By Mehreen Khan Friday 13 March 2015
Greek prime minister insists on solidarity after Pierre Moscovici says "catastrophe" could emerge from strained debt negotiations
Alexis Tsipras called on Germany to repay Nazi war debts to Greece earlier this week Photo: EPA
A disorderly Greek exit from the Eurozone would mark "beginning of the end" for the currency union and spark a dangerous domino effect of market contagion across the continent, according to the EU's top finance commissioner.
Seeking to soothe talk of an "accidental" Grexit, Pierre Moscovici said any move to eject Greece from the bloc "would be a catastrophe - for the Greek economy, but also for the Eurozone as a whole."
"If one country leaves this (monetary) union, the markets will immediately ask which country is next, and that could be the beginning of the end," the former French finance minister told Der Spiegel magazine.
Mr Moscovici's comments come after days of fractious exchanges between Greece and its international creditors.
In the latest round of hostile words from Europe's largest debtor country, Germany's Wolfgang Schaeuble warned Athens' brinkmanship over implementing economic reforms could result in a "Grexident".
"To the extent that Greece is solely responsible and decides what is to happen, and we don't know exactly what Greek leaders are doing, we can't exclude it," said Mr Schaeuble.
The difference in tone from the European Commission and Berlin reflects a schism between Greece's creditors who have been split over the level of demands they wish to extract from the country.
Responding to the German rhetoric, Prime Minister Alexis Tsipras urged Europe to show solidarity with his country as it awaits the approval of a vital bail-out extension.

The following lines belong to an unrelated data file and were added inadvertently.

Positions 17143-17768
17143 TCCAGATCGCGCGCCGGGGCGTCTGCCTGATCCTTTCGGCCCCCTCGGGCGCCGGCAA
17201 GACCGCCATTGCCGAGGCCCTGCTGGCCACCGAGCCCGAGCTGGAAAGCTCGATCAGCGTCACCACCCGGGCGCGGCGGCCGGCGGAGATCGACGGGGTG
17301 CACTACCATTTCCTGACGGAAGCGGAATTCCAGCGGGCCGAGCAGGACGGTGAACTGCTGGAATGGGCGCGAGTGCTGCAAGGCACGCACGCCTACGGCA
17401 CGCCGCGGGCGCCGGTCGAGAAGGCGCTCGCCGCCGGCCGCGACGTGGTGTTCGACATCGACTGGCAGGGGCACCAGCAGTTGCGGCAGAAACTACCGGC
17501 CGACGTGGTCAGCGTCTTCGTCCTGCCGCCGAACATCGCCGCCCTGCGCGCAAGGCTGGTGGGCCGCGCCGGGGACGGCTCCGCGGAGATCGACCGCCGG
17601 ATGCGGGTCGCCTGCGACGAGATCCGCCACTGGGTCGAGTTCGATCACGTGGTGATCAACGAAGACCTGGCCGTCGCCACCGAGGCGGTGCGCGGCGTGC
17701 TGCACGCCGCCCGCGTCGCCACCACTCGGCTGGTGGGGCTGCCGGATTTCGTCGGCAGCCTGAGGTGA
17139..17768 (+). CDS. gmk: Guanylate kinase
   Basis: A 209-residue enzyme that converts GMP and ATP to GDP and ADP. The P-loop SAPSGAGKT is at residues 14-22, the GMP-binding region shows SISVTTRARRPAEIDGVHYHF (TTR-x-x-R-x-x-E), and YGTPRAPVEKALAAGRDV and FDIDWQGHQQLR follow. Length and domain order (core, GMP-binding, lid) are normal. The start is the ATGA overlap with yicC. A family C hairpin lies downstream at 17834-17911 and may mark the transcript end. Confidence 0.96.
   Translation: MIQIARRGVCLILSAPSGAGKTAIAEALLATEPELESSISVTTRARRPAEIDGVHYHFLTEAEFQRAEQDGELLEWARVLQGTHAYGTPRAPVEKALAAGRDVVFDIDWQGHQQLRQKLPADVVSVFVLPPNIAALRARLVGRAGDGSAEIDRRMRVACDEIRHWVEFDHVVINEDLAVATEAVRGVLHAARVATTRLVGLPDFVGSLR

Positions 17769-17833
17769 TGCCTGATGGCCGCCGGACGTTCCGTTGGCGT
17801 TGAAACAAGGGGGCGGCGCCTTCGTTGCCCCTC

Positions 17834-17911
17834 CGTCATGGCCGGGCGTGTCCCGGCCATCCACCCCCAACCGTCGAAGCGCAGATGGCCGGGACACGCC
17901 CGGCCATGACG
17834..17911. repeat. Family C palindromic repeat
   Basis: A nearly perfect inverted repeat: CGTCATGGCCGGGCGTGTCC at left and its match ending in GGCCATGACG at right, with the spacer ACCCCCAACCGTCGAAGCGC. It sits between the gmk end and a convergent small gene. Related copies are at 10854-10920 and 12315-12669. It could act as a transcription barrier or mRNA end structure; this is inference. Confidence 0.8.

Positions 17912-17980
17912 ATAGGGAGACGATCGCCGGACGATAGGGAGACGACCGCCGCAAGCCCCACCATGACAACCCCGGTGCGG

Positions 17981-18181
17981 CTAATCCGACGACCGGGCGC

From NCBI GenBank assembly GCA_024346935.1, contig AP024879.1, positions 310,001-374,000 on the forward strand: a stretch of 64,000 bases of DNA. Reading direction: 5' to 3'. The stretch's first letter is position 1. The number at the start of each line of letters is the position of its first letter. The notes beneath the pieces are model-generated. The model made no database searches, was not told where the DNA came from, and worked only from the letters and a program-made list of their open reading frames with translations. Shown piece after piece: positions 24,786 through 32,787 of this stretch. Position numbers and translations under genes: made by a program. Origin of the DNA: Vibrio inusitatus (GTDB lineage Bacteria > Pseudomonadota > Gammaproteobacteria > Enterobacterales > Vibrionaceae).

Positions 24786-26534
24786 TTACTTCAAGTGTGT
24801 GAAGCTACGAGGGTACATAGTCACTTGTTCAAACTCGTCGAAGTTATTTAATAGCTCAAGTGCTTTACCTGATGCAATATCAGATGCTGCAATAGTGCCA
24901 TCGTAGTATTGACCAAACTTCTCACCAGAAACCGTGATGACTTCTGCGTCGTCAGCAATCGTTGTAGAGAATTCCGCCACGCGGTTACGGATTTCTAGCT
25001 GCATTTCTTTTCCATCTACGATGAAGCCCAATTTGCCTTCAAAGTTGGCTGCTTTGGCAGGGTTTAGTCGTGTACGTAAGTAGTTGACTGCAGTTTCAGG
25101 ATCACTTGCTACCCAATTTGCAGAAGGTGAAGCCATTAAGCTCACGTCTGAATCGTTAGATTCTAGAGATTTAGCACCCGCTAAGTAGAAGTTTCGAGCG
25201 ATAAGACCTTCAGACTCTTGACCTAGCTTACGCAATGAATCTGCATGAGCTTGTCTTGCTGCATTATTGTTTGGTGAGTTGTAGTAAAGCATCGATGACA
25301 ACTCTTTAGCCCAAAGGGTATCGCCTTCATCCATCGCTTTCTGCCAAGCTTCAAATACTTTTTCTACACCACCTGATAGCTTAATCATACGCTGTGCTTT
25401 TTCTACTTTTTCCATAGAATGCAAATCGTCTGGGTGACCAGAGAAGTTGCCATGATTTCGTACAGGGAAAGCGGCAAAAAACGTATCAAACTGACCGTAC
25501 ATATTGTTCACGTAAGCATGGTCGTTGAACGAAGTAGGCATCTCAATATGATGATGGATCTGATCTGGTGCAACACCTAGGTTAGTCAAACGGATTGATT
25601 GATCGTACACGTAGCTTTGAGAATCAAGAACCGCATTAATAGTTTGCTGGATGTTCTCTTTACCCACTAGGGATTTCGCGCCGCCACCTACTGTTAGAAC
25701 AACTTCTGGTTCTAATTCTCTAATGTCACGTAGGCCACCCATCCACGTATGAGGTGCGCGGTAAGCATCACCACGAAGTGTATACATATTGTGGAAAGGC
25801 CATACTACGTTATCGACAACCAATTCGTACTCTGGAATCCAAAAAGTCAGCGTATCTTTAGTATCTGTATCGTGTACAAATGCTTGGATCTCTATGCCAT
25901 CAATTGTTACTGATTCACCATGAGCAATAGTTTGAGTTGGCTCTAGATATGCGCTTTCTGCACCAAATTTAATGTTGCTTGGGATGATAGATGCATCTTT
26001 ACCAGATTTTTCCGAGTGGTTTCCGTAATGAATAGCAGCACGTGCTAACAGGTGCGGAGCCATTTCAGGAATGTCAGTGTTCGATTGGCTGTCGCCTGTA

Striking a more optimistic tone, Mr Tsipras said: "we will find a solution because I strongly believe that this is our common interest.
"I believe that there is no Greek problem, there is a European problem."
Relations between the Leftist country and Germany have deteriorated after Mr Tsipras demanded the repayment of Nazi war reparations earlier this week.
Mr Schaeuble has also been the subject of an official complaint from Athens who accused the finance minister of making derogatory comments about his Greek counterpart Yanis Varoufakis.
But there were tentative signs of a thawing between the two sides, with reports suggesting Berlin was willing to stand down over its opposition to Greek plans to issue short-term debt to alleviate its funding crisis.
The European Central Bank has so far rebuffed Athens' requests to raise the ceiling on the issuance of Treasury bonds.
Instead the ECB has been drip feeding its emergency assistance (ELA) to Greece's banks which have suffered from rising deposit flight since Syriza came into power.
Wolfgang Schaeuble has been the subject of Greek complaints
In a further sign of stress among the country's lenders, Greece's Euro system funding reached a 13-month high of €104bn in February as banks became increasingly reliant on the ECB's emergency funds.
Bail-out funds worth €7.2bn have yet to be released to the cash-strapped government as creditors are pushing for further commitments to austerity and revenue raising measures in return for the cash.
Greece's central bank governor Yannis Stournaras warned the uncertainty risked "wasting the hard sacrifices" made by the country since it began implementing painful austerity in 2012.